The notion that the polluter should pay for the cleanup of the mess created by his or her irresponsible behavior is not just based on justice and common sense but is also a political demand that the leaders cannot ignore. Similarly, the citizens from around the world support the notion that the costs of the financial crisis should be paid by the financial agents that were “too big to fail” but did so anyhow. It is unfair and politically unviable to expect citizens to carry alone the burden of this failure, in form of higher taxes and lower salaries and the deterioration of social security, education and health services.

Over the last 20 years, a tiny amount of people (only 10 million) who represent less than half of 1% of humanity, have taken at least USD 1 million  each from their respective governments, and placed it in the offshore shadow economy. This amount of over USD10 trillion  of undeclared and untaxed money is not a buried treasure hidden in some cove, but is actively flowing through the electronic networks, speculating against national currencies, creating instability in legitimate global trade and inflating financial “bubbles” that in turn create, for example, price distortions in agricultural commodities that lead to the food crisis. 

Reclaiming control over those wild financial forces of enormous destructive potential over all economies is a subject of international collaboration. The United Nations is the legitimate body to negotiate and make decisions around international tax collaboration; the establishment of a Financial Transaction Tax and earmarking of a substantial proportion of the resources it generates to development; effectively curbing illicit financial flows, including those derived from tax evading “transfer pricing”; and last but not least, the establishment of fair debt workout mechanisms for sovereign debts and an affirmation of the legitimacy of debt standstills and moratoria for developing countries burdened by a crisis they did not create.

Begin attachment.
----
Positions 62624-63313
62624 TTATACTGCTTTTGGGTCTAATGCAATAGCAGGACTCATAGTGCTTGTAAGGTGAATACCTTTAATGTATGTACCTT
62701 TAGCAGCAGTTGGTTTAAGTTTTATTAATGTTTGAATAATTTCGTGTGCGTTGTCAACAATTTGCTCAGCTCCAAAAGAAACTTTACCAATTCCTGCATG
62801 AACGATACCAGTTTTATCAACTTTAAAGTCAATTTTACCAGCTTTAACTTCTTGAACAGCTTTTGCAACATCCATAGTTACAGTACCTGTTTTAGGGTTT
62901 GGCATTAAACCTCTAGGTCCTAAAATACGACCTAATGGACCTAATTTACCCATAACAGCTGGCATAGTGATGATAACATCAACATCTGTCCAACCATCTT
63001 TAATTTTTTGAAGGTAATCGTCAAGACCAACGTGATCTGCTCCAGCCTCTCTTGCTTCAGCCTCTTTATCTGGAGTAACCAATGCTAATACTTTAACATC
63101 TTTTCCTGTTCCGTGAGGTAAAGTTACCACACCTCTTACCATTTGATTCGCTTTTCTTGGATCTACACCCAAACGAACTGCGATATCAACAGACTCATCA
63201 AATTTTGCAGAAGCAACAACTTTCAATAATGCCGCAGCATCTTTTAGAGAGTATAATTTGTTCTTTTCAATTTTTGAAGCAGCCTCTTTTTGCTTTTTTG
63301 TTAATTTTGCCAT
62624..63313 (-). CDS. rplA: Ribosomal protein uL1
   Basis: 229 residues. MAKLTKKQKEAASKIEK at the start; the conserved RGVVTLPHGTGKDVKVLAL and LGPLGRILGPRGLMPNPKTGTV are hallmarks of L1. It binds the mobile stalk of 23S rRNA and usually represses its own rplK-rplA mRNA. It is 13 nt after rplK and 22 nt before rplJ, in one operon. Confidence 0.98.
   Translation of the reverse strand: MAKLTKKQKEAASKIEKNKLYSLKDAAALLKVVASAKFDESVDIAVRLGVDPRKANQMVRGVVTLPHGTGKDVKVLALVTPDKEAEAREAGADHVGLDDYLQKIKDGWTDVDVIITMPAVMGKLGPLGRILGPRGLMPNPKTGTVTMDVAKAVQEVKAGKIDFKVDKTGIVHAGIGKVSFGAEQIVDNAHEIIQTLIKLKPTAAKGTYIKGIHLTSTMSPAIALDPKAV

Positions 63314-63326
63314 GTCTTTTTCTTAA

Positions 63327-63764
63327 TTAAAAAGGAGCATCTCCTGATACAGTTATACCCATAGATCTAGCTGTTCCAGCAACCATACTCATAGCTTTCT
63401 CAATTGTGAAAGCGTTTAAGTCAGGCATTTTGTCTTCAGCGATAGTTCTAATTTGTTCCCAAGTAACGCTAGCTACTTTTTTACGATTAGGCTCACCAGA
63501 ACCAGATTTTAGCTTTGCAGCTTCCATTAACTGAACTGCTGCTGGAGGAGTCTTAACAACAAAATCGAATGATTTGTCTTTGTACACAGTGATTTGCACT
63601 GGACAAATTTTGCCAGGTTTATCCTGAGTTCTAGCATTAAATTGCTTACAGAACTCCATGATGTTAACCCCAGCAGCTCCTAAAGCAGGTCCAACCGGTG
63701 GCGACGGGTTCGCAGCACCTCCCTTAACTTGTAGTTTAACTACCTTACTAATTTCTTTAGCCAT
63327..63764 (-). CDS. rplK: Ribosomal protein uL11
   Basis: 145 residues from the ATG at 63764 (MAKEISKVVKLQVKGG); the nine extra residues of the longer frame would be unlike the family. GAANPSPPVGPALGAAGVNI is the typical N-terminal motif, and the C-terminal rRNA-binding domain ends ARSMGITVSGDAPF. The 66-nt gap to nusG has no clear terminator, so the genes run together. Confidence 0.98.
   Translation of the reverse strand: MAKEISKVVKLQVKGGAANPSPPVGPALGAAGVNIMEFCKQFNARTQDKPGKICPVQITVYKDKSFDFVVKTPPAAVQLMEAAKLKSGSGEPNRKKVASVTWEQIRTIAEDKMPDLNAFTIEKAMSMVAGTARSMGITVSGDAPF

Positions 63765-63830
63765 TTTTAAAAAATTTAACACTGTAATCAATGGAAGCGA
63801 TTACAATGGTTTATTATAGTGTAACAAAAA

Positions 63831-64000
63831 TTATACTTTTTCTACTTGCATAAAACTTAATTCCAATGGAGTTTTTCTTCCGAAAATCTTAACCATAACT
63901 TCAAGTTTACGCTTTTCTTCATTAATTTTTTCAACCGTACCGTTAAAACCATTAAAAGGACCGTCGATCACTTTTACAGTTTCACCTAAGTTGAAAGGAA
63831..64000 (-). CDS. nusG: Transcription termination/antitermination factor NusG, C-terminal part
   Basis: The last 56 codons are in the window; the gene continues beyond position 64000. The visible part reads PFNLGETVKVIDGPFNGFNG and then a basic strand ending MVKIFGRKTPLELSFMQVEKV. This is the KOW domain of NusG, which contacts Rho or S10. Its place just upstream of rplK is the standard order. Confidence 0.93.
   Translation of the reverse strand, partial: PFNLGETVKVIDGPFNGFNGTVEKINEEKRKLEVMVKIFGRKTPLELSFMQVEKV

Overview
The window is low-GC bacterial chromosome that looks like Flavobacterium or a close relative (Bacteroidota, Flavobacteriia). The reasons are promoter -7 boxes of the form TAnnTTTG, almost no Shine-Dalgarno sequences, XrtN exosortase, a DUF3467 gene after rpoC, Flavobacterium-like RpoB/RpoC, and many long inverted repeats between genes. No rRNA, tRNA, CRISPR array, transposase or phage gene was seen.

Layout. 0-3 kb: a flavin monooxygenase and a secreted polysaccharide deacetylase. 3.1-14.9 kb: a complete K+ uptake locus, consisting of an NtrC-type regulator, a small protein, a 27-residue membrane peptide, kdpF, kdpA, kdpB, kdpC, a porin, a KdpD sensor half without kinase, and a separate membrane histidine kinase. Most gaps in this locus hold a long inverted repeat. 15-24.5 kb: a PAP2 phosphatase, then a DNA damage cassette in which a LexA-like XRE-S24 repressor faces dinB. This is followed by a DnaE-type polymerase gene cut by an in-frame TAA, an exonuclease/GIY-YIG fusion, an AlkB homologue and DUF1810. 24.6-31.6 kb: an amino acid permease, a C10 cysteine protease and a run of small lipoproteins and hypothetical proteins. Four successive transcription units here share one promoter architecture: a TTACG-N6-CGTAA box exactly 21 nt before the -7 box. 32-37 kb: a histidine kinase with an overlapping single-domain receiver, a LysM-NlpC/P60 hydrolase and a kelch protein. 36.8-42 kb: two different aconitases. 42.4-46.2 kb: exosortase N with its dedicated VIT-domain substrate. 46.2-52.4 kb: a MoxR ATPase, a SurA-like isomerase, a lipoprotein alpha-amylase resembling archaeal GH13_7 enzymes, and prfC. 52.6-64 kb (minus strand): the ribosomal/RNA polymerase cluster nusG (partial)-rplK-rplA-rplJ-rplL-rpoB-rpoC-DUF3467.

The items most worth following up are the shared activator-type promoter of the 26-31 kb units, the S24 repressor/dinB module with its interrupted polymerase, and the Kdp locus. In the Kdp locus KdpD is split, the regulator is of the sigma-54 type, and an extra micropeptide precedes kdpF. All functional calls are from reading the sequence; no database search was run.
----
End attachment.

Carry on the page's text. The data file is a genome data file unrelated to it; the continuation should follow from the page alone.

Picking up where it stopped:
Ten years ago the Millennium Declaration promised “a more peaceful, prosperous and just world.” Social Watch is committed to helping citizens around the world to hold their governments accountable to that promise and we expect the leaders of the world to formulate the action plan to make it happen.

[1] “Keeping the promise: a forward-looking review to promote an agreed action agenda to achieve the Millennium Development Goals by 2015,” General Assembly document A/64/665, United Nations 2010.

[2] Sakiko Fukuda-Parr and Joshua Greenstein, How should MDG implementation be measured: Faster progress or meeting targets? International Policy Centre for Inclusive Growth - UNDP, Working Paper number 63 May, 2010.

[3] George Gray Molina and Mark Purser, “Human Development Trends since 1970: A Social Convergence Story, “Human Development Research Paper 2010/02, UNDP, , 2010.

[4] Martin Ravallion, and Shaohua Chen, “The developing world is poorer than we thought but no less successful in the fight against poverty,” World Bank, 2008; see also UN, Millennium Development Goals Reports, 2009, 2010.

[5] Keeping the promise: a forward-looking review to promote an agreed action agenda to achieve the Millennium Development Goals by 2015, Report of the Secretary-General, February 2010].